Past Seminars

Identifying and Interpreting Animal Bones

Registration Closed!

Identifying and Interpreting Animal Bones

When: November 04, 2019 2:00-4:00 PM

Duration: 2 hours

Certification: RPA-certified


Pricing

Individual Registration: $99 for SAA members; $149 for non-members

Group Registration: $139 for SAA members; $189 for non-members


Dr. April M. Beisaw has worked as an independent faunal analyst since completing her MA thesis in 1998. She is the author of Identifying and Interpreting Animal Bones: A Manual, published by Texas A&M University Press in 2013.

Valerie Hall is a graduate student at the University of Maryland. She is currently working as an independent faunal analyst with collections from Historic St. Mary’s City, MD; Monticello in Charlottesville, VA; and Charleston, NC. Her dissertation research explores environmental change related to the importation of domestic livestock during the colonial period.
This introductory seminar will cover both techniques for identifying bone fragments and some basic interpretive analyses that can be done using only a spreadsheet application. Participants will be provided with a series of example bone images and faunal data so we can work through the process together. Emphasis will be on mammal and bird bone identification but fish, reptile, and amphibian may be included in the shared dataset. Related data such as habitat preferences of identified species will be used to develop an interpretation of the example collection.
  1. Gain experience identifying fragmentary faunal remains to taxonomic class, if not genus or species.
  2. Manipulate basic faunal data to calculate minimum numbers of individuals, numbers of
    identified specimens, and assess spatial patterning across a site.
  3. Use inferential data such as habitat preferences of identified animals to interpret the collection.

Introduction to Archaeological Damage Assessment

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Introduction to Archaeological Damage Assessment

When: October 23, 2019 2:00-4:00 PM

Duration: 2 hours

Certification: RPA-certified


Pricing

Individual Registration: $99 for SAA members; $149 for non-members

Group Registration: $139 for SAA members; $189 for non-members


Forensic Archaeologist Martin McAllister, MA, RPA, has been involved in archaeological damage assessment since 1974,when he worked with the Forest Service. After leaving the Forest Service in 1985, McAllister formed the firm of Archaeological Damage Assessment & Investigation (ADIA) which specialized in consulting and training on archaeological damage assessment and the investigation and prosecution of archaeological violations. In 2015, ADIA became part of Northland Research,Inc.,an archaeological contracting firm based in Arizona. He now works for Cogstone Resource Management, Inc. McAllister has conducted or been directly involved in 38 archaeological damage assessment projects, including the archaeological damage assessment for the Exxon-Valdez Oil Spill. He is also the author of National Park Service Technical Brief 20 entitled Archeological Resource Damage Assessment: Legal Basis and Methods.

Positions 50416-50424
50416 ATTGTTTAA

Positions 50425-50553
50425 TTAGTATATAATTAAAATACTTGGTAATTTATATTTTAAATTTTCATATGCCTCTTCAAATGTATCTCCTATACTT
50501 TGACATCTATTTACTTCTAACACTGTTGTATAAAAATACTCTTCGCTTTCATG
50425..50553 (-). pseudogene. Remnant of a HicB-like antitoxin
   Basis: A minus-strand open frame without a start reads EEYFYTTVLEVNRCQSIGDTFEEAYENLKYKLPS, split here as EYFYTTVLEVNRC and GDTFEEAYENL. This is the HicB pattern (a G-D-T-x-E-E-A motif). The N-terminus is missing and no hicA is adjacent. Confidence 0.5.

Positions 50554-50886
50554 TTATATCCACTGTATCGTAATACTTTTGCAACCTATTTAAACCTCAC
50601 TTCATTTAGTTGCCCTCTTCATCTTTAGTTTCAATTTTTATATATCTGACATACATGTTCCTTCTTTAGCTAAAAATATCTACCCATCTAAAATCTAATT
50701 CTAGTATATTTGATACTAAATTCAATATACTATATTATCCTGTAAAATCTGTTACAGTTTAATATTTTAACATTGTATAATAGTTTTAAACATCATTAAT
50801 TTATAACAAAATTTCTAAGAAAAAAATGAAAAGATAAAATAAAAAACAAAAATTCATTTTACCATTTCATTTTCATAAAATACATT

Brent Kober is a Forensic Archaeologist with the Cogstone Resource Management, Inc. He has been a professional Archaeologist for 22 years. He has performed archaeological damage assessments and has taught forensic archaeological methodology throughout the United States alongside nationally recognized expert Martin McAllister for the last five years.

This online seminar is intended for professional archaeologists employed by government agencies or archaeological contracting firms. It will provide participants with an introduction to archaeological damage assessment. After presenting a basic definition of archaeological damage assessment, it will review the legal elements for criminal and civil prosecution of violations of the Archaeological Resources Protection Act (ARPA). Next, there will be discussions of (1) Federal Rule of Evidence 702 for expert witness testimony; (2) the professional standards for archaeological damage assessment; and (3) development of a damage assessment strategy. This will be followed by an introduction to the components of archaeological damage assessment, including, for each component, identification of the purpose, responsibilities, time requirements, and basic procedures. The seminar will conclude with a brief discussion of the importance of the professional qualifications and the time and labor commitments necessary to meet the legal standards for expert witness testimony.

  1. Understand the basic purpose of archaeological damage assessment;
  2. Understand the legal and professional standards for archaeological damage assessment, including Federal Rule of Evidence 702 for expert witness testimony;
  3. Understand the components of archaeological damage assessment; and 
  4. Understand the professional qualifications necessary to conduct each of the components of archaeological damage assessment and the time and labor requirements involved.

Persuasive Writing for the Public

Registration Closed!

Persuasive Writing for the Public

When: October 16, 2019 1:00-2:00 PM

Duration: 1 hour

Certification: RPA-certified


Pricing

Individual Registration: Free to SAA members; not available to non-members

Group Registration: 


Nicola Jones received a Masters in Journalism from UBC (2000), and then went on to work at New Scientist Magazine and Nature in London. At Nature, she served as a news and features reporter and editor; online news editor; and commentary editor. She has been working with SAPIENS since 2017, developing and editing many essays and opinion pieces by anthropologists for a general audience.

Learn how (and why) to write about your work for the public, from an expert editor. Nicola Jones has spent more than a decade editing essays by academics, originally for the science journal Nature, and more recently for the online anthropology magazine SAPIENS (www.sapiens.org). Nicola will walk you through the steps of how, when, and to whom to pitch an essay or opinion piece; how to frame an argument; and how to write in a compelling and persuasive way for the general public.